DC apartment that housed alleged fake feds hires national security firm for ‘complete audit’

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A Washington, D.C. apartment complex is hiring a national security advisory firm to conduct an independent investigation after two men were arrested on Wednesday for allegedly impersonating federal agents.

Arian Taherzadeh, 40, and Haider Ali, 35, were both arrested on Wednesday at a luxury apartment in the Navy Yard area of Washington, D.C.

The men were arrested while the Federal Bureau of Investigations executed a search warrant with the assistance of multiple other federal government agencies at the Crossing, a luxury apartment building in Washington, D.C.

The two men are accused of posing as employees of the Department of Homeland Security who were on a special task force related to the Jan. 6 Capitol riot. Prosecutors allege that the men posed as law enforcement officers in order to integrate with legitimate federal agents.

DC JUDGE WANTS DEEPER PROBE OF POSSIBLE FOREIGN TIES FOR MEN WHO ALLEGEDLY IMPERSONATED FEDERAL AGENTS

  • Taherzadeh Vest

    In an attempt to prove he was an employee of the Department of Homeland Security, Taherzadeh took a picture of himself in a Department of Homeland Security Investigations “vest.” The Secret Service agent also allegedly saw multiple pictures of Taherzadeh in police tactical gear, according to prosecutors. (Department of Justice)

  • Taherzadeh

    Taherzadeh also allegedly texted the Secret Service agent a picture which he said was purportedly from a training, but was actually pulled from a social media post. (Department of Justice)

  • Untitled design 2022 04 06T215602.029

    In an attempt to prove he was an employee of the Department of Homeland Security, Taherzadeh took a picture of himself in a Department of Homeland Security Investigations “vest.” The Secret Service agent also allegedly saw multiple pictures of Taherzadeh in police tactical gear, according to prosecutors. (Department of Justice)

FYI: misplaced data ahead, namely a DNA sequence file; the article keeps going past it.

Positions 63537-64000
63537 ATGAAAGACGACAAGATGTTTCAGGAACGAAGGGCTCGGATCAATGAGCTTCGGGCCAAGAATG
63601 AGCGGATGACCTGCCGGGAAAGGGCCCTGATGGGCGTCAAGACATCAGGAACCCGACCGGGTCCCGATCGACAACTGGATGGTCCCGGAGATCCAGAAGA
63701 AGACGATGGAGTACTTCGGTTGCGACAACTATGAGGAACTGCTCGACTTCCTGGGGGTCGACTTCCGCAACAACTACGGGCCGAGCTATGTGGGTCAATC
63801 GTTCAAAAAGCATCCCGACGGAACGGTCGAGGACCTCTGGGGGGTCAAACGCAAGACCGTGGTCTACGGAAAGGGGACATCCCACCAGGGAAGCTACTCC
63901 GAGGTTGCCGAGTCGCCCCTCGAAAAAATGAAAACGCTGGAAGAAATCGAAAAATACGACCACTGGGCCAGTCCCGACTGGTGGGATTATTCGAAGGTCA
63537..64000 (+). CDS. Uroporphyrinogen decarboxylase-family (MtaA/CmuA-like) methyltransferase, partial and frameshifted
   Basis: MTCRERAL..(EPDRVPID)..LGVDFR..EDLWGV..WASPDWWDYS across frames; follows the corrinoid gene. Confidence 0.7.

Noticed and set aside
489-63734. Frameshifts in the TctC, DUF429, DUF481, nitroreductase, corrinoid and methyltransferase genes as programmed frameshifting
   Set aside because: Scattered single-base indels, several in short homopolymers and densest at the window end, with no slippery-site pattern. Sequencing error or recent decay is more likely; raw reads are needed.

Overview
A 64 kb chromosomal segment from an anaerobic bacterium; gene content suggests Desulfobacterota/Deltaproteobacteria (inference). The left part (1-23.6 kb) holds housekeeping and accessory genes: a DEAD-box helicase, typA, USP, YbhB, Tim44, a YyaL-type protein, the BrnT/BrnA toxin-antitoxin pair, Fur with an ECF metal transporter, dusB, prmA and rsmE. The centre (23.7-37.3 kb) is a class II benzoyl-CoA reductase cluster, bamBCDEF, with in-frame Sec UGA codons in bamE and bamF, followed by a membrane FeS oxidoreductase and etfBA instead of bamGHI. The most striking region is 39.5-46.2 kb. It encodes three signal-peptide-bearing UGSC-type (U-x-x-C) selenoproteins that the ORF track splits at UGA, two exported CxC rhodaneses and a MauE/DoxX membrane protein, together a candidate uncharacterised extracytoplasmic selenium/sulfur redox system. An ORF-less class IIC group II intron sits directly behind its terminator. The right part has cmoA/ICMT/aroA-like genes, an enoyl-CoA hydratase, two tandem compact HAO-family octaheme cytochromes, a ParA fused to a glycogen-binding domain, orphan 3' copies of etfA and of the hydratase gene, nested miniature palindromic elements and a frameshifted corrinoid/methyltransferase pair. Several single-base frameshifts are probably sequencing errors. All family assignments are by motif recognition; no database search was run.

• Taherzadeh Vest

    In an attempt to prove he was an employee of the Department of Homeland Security, Taherzadeh took a picture of himself in a Department of Homeland Security Investigations “vest,” according to prosecutors. (Department of Justice)

Prosecutors allege that the men gave U.S. Secret Service agents gifts, including iPhones, apartments, and televisions.

One witness who’s also a member of the Secret Service told federal law enforcement officers during the investigation into the men that Taherzadeh also has access to “all floors of the apartment,” including some restricted areas. The witness says that he was able to get this access by speaking with the apartment complex’s management and identifying himself as a federal agent.

Residents of the apartment complex also believe that the men have access to their personal information, according to a court filing.

A court filing by prosecutors on Friday states that “a box of documents with profiles of individual people” and “a binder containing a list of residents, apartment numbers, and contact information” were found when federal agents executed the search warrant.

WASHINGTON D.C. MEN WHO ALLEGEDLY POSED AS FEDERAL AGENTS HAD STOCKPILE OF WEAPONS, NEW FILING SHOWS

  • Files